How did the song change during the process of writing, producing and recording?
It changed organically through playing the song with the band. The structure of the song is essentially the same as the iPhone demo, but the added instrumentation coloured in the gaps.
Who collaborated in the process of writing the music, lyrics, production, recording, mixing, etc.?
It started on two nylon string guitars a year ago when me and Sam lived together. I had written the chords and lyrics and latter jammed it with Sam one cold winter night. After a couple plays through we pretty much had the structure and melodic arrangements sorted. My partner, Mia, who is usually my first collaborator before I bring a song to the band, played along and provided a nice clarinet part. The song was part of our live set for a while and it was refined over time with the rest of the band adding there own parts and ideas to the arrangement. Also, our friend and sometimes band member, Kate Berry, sang backing vocals on the finished track.
What is the origin of the song?
This one pretty much came out all at once. It’s hard to pinpoint the origin. It’s nice when that happens.
How was the recording session for this song? What was fun, interesting, weird or intense during this process?
We encountered a lot of technical issues along the way, as we don’t know much about recording music. The mic leads quickly became tangled balls, we struggled to get the equipment to work, and we were bunched quite tight and uncomfortably in the small room. It was frustrating but at the same time a satisfying and fulfilling process. In that way, I guess it was an enjoyable experience.
What were other options for the title of the song and why was this one chosen in the end?
Death’s Wind, but the lyric and title were almost immediately changed to Blue Wind. It just felt better.
I wanted to express something that is fleeting, indifferent, and intangible.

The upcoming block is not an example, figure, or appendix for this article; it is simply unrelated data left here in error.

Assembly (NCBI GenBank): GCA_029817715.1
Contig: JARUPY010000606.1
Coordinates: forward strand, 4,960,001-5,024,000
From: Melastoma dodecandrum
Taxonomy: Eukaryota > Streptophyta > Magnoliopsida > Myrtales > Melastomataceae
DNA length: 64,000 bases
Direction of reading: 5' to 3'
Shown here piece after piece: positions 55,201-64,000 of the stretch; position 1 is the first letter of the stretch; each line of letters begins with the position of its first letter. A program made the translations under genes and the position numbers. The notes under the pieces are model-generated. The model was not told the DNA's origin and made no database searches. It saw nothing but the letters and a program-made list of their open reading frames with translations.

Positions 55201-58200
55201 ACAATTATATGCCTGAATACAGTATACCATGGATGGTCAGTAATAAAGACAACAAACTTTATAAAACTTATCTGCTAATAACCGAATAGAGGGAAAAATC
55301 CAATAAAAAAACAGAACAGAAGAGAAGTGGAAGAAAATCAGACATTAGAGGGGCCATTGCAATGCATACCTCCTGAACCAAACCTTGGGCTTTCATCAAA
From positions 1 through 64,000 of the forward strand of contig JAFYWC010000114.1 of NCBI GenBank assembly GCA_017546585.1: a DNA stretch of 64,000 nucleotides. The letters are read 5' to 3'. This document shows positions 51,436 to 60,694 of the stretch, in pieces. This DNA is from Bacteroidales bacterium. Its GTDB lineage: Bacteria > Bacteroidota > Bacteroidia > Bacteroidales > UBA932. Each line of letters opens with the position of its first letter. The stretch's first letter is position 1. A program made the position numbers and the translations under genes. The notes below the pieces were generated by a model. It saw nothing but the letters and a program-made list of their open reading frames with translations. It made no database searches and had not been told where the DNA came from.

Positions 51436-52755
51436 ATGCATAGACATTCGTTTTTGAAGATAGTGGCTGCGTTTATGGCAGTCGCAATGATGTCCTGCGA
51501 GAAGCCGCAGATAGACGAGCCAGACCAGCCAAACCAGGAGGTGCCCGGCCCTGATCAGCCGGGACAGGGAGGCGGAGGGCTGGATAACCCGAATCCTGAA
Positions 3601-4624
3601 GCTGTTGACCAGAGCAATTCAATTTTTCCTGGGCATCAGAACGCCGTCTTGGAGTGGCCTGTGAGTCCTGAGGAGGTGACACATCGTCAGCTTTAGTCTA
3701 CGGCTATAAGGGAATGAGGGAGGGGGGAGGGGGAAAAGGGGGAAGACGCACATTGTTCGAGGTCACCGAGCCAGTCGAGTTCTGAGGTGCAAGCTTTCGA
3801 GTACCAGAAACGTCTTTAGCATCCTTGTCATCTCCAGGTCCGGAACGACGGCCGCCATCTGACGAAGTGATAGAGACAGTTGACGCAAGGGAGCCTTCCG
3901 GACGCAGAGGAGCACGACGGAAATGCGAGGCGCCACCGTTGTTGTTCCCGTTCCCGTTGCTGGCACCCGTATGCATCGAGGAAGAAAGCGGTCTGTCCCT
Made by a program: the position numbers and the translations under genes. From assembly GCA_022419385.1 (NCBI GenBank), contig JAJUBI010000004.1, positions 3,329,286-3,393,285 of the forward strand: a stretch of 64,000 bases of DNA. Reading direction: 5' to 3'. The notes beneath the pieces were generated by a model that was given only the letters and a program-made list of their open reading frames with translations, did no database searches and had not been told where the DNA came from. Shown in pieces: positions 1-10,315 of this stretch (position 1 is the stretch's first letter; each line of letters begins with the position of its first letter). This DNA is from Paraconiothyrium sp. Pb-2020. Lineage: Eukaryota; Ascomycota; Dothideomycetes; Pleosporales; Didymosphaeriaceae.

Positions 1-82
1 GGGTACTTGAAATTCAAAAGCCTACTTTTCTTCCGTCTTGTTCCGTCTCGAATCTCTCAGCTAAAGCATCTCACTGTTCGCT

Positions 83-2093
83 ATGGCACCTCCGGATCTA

Were there any influences or musical references that you used during the writing and recording process of this song?
There is a line in Death Don’t Have No Mercy by Rev Gary Davis: “It’ll come to your house but it won’t stay long / You’ll look in your bedroom and somebody will be gone.” Also, Tumble in the Wind” by Jackson C Frank. There’s a recklessness in a lot of Jackson C Franks’ songs that I like. And the euphoric outro to Satellite of Love always leaves me wanting more no matter how many times I’ve heard it.
What was the biggest obstacle during the writing and recording process and how was it overcome?
Definitely our ineptitude as sound engineers. I’m not sure how it was overcome, the results were just the best we could do.
If could have collaborated with anyone for this song, who would that person?
Which is the biggest challenge of play this song live and how have you resolved it?
Getting Mia to play the clarinet. Sometimes she doesn’t come to the gigs. This problem remains unresolved.
A remedy for world-weary heads and lovesick hearts, Northern Beaches five piece The Brights write and record music that is at once sincere and disarming. The outfit is comprised of high school friends Sunny, Sam, Cooper, Will and Dylan, whose understated approach to songwriting belies their age, all while giving a nod to their wide-ranging musical influences.